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Kyoto, Japan


This architecture is about “shadow”. It’s a hotel named “Ninja Black”.


The site is located in the city center of Kyoto, just west of the Kyoto Imperial Palace, in an area populated with houses, small shops, apartment buildings, and hotels. We planned a small hotel of five floors with 21 rooms, on a plot of land typical in Kyoto, nine meters wide by 35 meters deep. The client for the design is from the nearby city of Kouga, known for centuries as home to ninja. He may well even be a descendant of ninja.


What does “ninja” mean for us in this design? Throughout their history, ninja have always lived in, and been associated with, “shadow”, where they can’t be seen, yet can still perform their role. Thus, this hotel’s design concept of “shadow” was born: mysterious, shadowy, and silent, yet with a strong presence.


The facade, with more shadow than substance, is designed to evoke the idea that a ninja could be hiding anywhere. The entire facade is covered by “koushi”, Japanese style louvers. Eaves are also added above the first, second, and top floors, but the strong impression of the facade comes from the koushi.


The entire facade is actually made with two layers of koushi, each with an alternating V-shape pattern, offset from each other by half a span, to deepen the sense of shadow.


Each individual louver is painted brown on one side, and black on the face and the other side, such that when approaching the hotel from the east, the facade appears to be brown, but as you arrive, the brown fades and the whole building appears to be black.


The interior is designed around the concept of “darkness”, as much as can be practically done for a modern hotel.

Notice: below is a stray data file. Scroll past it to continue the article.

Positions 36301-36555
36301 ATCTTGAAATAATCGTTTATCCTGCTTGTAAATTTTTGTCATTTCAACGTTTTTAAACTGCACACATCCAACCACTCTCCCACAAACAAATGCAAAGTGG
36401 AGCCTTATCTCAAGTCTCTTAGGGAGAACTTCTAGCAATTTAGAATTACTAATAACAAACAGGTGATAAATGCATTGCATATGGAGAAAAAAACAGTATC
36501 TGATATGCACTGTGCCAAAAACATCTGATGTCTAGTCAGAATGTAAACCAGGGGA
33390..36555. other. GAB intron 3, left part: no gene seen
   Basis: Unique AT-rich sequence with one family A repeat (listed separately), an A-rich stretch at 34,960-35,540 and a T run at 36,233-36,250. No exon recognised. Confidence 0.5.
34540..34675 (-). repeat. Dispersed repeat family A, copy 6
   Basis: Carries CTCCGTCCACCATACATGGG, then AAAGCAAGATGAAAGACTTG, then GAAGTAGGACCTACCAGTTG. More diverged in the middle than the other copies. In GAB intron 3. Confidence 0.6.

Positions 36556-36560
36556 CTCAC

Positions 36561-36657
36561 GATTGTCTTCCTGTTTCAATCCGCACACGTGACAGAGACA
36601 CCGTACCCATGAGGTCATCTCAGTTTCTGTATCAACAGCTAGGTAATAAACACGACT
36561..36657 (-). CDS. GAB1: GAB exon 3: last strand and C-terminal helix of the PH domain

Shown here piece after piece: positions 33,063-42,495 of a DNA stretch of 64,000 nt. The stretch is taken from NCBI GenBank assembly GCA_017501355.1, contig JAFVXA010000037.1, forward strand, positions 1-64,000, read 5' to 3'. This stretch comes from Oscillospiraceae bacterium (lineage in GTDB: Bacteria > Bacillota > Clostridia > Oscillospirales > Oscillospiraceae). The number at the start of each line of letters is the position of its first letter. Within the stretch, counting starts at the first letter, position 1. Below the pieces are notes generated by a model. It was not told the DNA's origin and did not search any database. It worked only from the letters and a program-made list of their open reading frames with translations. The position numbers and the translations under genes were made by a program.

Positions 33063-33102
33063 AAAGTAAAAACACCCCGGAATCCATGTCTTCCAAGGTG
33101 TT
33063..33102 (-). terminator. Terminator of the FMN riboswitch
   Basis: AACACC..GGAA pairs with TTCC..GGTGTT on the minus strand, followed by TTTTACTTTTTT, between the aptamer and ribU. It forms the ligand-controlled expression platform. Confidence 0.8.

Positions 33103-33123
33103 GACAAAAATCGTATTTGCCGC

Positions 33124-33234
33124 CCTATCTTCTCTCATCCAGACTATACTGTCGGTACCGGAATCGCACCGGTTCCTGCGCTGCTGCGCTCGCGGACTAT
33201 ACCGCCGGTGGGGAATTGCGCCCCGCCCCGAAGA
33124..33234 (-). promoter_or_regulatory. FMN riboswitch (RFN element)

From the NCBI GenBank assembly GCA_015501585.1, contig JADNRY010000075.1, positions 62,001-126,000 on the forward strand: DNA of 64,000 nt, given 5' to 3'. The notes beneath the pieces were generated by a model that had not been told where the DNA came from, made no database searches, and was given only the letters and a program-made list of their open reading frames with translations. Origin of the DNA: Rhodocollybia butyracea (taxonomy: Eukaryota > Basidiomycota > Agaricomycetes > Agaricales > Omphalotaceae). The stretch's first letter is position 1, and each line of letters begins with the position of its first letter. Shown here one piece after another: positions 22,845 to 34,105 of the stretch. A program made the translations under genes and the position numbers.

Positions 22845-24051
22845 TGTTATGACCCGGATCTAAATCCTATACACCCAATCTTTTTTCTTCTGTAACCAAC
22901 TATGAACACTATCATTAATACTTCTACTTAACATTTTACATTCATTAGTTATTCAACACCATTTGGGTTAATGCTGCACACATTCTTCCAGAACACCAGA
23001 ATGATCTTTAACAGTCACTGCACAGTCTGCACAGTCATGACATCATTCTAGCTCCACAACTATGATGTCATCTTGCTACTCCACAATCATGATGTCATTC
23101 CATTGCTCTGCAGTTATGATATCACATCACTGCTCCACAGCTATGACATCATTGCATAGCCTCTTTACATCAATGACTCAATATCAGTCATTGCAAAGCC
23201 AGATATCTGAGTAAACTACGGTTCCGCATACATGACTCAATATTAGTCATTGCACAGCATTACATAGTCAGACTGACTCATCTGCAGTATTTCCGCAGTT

Visitors experience tricks of ninja in this hotel. For example, the floor of the lobby, right at the front desk, holds an “otoshiana”, a deep pit with 50 sharpened spikes at the bottom. Of course, it’s covered with thick glass so that it becomes part of the flooring, but the customer will be surprised as they come across it as they prepare to check in.


As the customer approaches the front desk, they see no staff… just a solid wall of gold leaf. But suddenly, a ninja appears via a “kakushi tobira”, an invisible swinging door that opens and melts back into the wall as quickly as the ninja (front-desk staff) silently materializes.


“Shuriken” (throwing stars) are stuck ornamentally on the walls in the hotel.


“Damashie” (optical-illusion pictures) of ninja silhouettes are, from time to time, suddenly projected onto the wall of the main first-floor passage way.


Hotel staff are dressed as ninja.


The inside of each hotel-room door includes a life-size silhouette of a ninja, as if they are sneaking into your room.


You will certainly feel “ninja” in this hotel.


Hotel Ninja Black

Architect: Eastern Design Office

Client : ICHIKA Corporation

Completed:  2019

Location: Kyoto, Japan

Usage : Hotel  

Site area: 322m2

Total floor area: 695m2

Structural Engineering:  Ihara Structure Design Studio

Constructor: Soushin Kensetsu Co., Ltd.

Photographer: Koichi Torimura, Jeffrey Friedl, Takashi Inaizumi

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